Final salmonella-in-pepper-on-salami report; loyalty cards helped with traceback
Posted: December 23rd, 2010 - 8:38pm by Doug Powell
From July 2009 until April 2010, the U.S. Centers for Disease Control identified 272 cases of Salmonella Montevideo in people from 44 states and the District of Columbia.
The outbreak strain was identified in salami products, one company A facility environmental sample, and sealed containers of black and red pepper used to produce company A salami products.
This outbreak highlights the importance of preventing post-processing contamination of ready-to-eat products from raw ingredients such as spices.
This nationwide outbreak of Salmonella Montevideo infections was associated with salami products containing contaminated imported black and red pepper. This outbreak highlights the importance of preventing product contamination between its production and its use and the potential for spices, such as pepper, to contaminate ready-to-eat products.
Eight spice-associated Salmonella outbreaks occurred during 1973--2009, accounting for 1,656 human illnesses. In September 2008, an outbreak of Salmonella Rissen infections was associated with ground white pepper. An increasing number of dried spice recalls have occurred over the past several years, with only two during the 1990s and 16 during 2000—2004.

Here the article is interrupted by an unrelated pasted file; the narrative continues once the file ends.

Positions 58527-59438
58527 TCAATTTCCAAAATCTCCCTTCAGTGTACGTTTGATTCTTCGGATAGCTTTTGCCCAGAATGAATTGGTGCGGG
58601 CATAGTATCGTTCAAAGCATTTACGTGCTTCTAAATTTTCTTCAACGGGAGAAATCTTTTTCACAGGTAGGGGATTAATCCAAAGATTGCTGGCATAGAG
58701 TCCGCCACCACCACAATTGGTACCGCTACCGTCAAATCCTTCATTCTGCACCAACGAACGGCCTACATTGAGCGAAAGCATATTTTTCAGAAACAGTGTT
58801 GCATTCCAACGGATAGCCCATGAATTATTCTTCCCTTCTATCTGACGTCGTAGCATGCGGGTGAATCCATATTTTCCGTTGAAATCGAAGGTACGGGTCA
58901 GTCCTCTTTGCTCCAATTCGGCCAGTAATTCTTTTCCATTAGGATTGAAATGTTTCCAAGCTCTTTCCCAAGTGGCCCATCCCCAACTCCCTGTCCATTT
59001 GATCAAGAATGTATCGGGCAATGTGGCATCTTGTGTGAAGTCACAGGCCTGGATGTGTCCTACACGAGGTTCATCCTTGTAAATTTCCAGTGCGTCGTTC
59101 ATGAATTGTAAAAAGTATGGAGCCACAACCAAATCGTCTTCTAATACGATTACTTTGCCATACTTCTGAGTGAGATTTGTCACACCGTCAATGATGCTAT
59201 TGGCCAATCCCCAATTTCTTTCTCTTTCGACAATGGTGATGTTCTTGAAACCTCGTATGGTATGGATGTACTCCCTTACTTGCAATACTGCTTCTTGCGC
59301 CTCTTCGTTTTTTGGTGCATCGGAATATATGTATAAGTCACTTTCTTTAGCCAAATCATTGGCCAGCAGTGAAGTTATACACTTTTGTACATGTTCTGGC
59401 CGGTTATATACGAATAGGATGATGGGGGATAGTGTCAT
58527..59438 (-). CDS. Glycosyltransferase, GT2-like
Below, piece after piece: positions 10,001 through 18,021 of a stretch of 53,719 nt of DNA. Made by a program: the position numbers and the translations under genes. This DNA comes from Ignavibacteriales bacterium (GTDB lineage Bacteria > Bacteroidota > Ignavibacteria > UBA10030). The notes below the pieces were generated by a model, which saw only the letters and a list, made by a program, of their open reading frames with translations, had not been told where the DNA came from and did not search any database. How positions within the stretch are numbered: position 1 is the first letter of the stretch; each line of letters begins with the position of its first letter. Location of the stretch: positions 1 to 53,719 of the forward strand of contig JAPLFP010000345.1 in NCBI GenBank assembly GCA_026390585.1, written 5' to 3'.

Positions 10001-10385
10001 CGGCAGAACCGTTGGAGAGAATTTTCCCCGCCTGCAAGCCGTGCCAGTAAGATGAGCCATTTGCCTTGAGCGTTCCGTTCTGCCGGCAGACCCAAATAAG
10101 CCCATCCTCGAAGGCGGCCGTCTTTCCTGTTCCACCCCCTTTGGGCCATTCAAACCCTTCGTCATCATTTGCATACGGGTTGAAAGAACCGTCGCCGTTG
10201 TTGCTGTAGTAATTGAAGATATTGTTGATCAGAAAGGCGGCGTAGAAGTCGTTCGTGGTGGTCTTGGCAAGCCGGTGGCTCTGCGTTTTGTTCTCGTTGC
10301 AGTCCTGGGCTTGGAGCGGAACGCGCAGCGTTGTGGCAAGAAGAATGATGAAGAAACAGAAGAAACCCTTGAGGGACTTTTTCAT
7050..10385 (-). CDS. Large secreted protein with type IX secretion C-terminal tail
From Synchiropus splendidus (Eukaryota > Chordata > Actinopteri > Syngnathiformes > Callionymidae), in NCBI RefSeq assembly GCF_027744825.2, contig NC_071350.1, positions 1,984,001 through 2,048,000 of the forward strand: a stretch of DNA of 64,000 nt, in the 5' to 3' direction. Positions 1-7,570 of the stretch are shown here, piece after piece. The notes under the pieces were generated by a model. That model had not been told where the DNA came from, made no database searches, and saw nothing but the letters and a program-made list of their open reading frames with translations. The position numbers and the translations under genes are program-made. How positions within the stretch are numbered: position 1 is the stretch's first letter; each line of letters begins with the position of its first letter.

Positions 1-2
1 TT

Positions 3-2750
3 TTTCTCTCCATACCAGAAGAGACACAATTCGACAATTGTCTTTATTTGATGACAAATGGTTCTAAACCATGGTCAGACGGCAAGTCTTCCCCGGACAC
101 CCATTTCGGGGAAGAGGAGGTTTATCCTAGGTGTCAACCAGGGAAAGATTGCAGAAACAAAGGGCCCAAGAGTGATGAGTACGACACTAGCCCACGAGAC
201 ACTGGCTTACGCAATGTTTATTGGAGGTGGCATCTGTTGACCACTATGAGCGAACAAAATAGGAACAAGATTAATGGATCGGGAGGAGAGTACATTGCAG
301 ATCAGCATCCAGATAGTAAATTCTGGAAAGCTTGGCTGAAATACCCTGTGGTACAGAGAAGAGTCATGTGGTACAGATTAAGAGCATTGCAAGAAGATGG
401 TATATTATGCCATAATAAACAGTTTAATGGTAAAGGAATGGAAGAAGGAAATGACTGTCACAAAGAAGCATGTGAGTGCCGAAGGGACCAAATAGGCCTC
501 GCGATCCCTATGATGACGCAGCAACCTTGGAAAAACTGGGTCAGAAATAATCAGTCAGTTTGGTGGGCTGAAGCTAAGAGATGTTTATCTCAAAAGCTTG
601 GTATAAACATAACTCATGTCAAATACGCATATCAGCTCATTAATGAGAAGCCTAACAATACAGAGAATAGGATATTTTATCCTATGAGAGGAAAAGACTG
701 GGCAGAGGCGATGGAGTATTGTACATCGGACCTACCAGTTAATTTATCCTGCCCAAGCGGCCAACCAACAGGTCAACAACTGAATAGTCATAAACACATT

Membership cards helped provide important brand-specific information in this investigation. During hypothesis generation, it was learned that many patients reported shopping at different locations of a national warehouse chain. This prompted WADOH to collect data on items purchased by patients based on membership card records. Information gathered from these cards, with patient permission, helped determine the brand name and purchase dates of implicated products. Based on this information, USDA-FSIS traced back lots of ingredients, which helped FDA identify lots of black and red pepper used to produce the contaminated salami products. As this investigation demonstrates, membership and shopper cards can provide critical information to quickly identify potentially contaminated foods and should be considered for use in future foodborne disease outbreak investigations.
The complete report is available at: